If you had to pick the single trait that defines the MCU, my money would be on the post-credit scene. Sure, they didn’t invent it, but they kind of made it their own. Now once the credits start to roll, I always check my phone to see if there is a post credit scene on any movie, simply because everyone is trying to copy the success the MCU has had with them. The MCU was launched in a post-credit scene. If Sam Jackson hadn’t shown up as Nick Fury at the end of Iron Man, it would be hard to say that Iron Man kicked of the encompassing universe. The MCU’s post-credit scenes do a lot. They tease the next installment, world build, offer fan service and easter eggs, and my personal favorite, they are often hilarious. Which is where this comes in.
“Hi, I’m Captain America. Here to talk to you about one of the most valuable traits a student or soldier can have. Patience. Sometimes, patience is the key to victory. Sometimes, it leads to very little, and it seems like it’s not worth it, and you wonder why you waited so long for something so disappointing… How many more of these?”
Spider-man: Homecoming offers a look into a few PSA’s that Captain America must have made prior to the events of Civil War. They are classic, they are meta, they are hilarious, and I want more. I’m hoping that line at the end, “How many more of these?”, is a prelude for more PSA’s to come.
Captain America: The Winter Soldier
Until this film, I had doubts about the MCU’s potential for longevity. Sure, they were making money hand of fist, but the movies they released were very formulaic. I was concerned that a lack of originality would spell doom for the MCU and in many ways serve as evidence by those who at the time were arguing and expanded comic book universe couldn’t work. But then I saw Captain America: The Winter Soldier. There I recognized a fundamental facet to Marvel’s approach that would save them. Up until that point, the villains in the MCU were somewhat stale. Very much what you would expect to see in a comic book geared toward kids. But then I was introduced to Donald Pierce. He was compelling. He was fleshed out. He made the film a standout of the MCU. That use of compelling villains in the story is why Thor: Ragnarok and Black Panther are such critical and box office hits. That is the reason why Iron Man 2 and Thor: The Dark World will be forgotten.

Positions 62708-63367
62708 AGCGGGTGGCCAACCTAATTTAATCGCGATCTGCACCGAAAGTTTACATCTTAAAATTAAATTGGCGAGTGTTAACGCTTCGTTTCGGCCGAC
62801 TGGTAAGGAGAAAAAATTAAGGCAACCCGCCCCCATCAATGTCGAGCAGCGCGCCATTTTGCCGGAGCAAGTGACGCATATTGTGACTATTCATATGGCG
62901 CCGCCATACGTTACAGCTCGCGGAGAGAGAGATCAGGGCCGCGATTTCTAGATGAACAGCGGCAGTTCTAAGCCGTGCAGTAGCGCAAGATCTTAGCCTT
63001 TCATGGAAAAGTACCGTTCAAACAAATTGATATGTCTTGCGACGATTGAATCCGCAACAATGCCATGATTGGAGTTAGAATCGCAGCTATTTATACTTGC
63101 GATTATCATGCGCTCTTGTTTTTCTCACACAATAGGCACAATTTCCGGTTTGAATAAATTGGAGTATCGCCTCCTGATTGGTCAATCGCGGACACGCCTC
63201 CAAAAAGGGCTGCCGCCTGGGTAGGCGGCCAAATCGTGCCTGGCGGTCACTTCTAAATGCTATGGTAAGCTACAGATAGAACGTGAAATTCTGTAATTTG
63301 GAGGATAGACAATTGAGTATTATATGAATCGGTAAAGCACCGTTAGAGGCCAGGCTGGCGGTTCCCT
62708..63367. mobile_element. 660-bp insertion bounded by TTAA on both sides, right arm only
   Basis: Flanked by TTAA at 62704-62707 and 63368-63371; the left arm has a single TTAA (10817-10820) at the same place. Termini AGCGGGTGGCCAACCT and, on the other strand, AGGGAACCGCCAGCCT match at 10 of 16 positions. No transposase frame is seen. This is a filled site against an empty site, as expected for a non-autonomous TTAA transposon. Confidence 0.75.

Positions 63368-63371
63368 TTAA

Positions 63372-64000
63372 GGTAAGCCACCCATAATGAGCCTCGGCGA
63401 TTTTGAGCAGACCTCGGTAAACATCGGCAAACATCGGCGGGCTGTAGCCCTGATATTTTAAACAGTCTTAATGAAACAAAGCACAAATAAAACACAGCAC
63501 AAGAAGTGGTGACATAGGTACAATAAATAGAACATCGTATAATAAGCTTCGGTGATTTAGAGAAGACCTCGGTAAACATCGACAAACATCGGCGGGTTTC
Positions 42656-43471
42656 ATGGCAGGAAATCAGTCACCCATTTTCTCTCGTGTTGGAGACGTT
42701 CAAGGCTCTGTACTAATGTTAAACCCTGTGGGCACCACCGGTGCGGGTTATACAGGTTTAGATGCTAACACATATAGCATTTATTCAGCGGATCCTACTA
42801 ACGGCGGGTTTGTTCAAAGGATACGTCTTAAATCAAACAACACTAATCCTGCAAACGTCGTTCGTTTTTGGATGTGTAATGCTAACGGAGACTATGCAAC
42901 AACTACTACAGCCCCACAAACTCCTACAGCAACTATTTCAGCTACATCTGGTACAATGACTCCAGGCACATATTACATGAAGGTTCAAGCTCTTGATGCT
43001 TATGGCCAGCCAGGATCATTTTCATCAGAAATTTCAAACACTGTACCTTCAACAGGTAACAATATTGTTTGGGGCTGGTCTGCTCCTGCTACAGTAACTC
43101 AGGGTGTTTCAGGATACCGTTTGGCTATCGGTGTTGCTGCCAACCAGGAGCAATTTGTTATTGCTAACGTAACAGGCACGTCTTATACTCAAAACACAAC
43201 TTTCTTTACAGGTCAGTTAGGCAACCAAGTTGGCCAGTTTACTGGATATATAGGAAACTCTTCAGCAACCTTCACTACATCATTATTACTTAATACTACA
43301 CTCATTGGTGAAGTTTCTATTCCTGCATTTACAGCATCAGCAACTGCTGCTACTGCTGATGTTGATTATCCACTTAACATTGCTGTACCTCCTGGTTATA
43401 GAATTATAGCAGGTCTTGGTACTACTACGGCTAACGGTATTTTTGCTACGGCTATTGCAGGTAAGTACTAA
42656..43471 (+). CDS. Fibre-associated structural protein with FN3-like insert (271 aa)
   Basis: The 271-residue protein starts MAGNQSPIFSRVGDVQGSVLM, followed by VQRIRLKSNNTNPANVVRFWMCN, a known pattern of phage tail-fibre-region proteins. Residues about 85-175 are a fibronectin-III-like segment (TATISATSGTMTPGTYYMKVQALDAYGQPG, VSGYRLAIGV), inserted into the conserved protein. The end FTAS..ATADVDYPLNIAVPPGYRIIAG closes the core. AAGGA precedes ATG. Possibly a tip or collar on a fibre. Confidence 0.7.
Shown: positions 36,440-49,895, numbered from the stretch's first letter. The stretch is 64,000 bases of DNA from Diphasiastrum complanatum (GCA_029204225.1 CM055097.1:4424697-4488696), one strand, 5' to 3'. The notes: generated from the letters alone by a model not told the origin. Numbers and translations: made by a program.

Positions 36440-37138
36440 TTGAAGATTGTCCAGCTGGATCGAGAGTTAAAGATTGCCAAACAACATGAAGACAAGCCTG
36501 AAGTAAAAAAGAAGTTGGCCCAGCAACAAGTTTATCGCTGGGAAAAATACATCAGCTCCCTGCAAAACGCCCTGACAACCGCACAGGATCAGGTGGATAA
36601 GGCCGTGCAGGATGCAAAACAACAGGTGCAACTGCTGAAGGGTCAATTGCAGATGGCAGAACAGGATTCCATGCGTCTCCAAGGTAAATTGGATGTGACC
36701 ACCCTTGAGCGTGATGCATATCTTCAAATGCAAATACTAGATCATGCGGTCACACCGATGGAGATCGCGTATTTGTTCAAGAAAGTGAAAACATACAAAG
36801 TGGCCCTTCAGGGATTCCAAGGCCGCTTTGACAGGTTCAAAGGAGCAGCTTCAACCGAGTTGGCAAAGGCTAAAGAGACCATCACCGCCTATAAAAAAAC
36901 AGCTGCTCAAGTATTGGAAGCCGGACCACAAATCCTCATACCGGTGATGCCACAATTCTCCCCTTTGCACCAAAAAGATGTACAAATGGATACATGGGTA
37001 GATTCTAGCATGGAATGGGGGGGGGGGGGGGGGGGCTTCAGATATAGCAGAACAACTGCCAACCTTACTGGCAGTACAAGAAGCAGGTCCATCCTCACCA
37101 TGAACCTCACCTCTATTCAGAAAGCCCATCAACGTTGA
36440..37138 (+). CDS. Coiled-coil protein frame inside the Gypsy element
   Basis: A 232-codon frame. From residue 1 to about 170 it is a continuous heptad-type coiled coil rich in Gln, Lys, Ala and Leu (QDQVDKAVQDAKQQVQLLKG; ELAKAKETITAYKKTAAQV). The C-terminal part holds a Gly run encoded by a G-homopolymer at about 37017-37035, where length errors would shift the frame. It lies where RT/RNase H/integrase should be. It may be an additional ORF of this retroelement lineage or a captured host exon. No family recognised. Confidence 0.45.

“Your work has been a gift to mankind. You shaped the century. And I need you to do it one more time. Society’s at a tipping point between order and chaos. And tomorrow morning, we’re going to give it a push. But, if you don’t do your part, I can’t do mine. And HYDRA can’t give the world the freedom it deserves.”
Alexander Pierce displays the power of belief. He isn’t a demigod, a super soldier, or maniacal genius. He is a fanatic, and worse, he is a charismatic fanatic. Similar to Ozymandias in The Watchmen, the viewer could be forgiven for thinking that Pierce wasn’t actually a bad guy. All he wanted was peace. But the means to achieve that peace are what make him so evil. He is calm, rational, and well spoken to a fault. Those weapons proved far more dangerous than Abominations super strength or Loki’s magic scepter. Alexander Pierce is so chilling to the bone because after watching the film you recognize that he is a fictional character that could easily exist in reality. And in the reality, he could easily use his charms to sway not only you, but the world to his way of thinking.
Well, that concludes my list. Any thoughts or suggestions? Anything make the list that you don’t think should have? Anything you think deserved to make the list that didn’t? Let me know.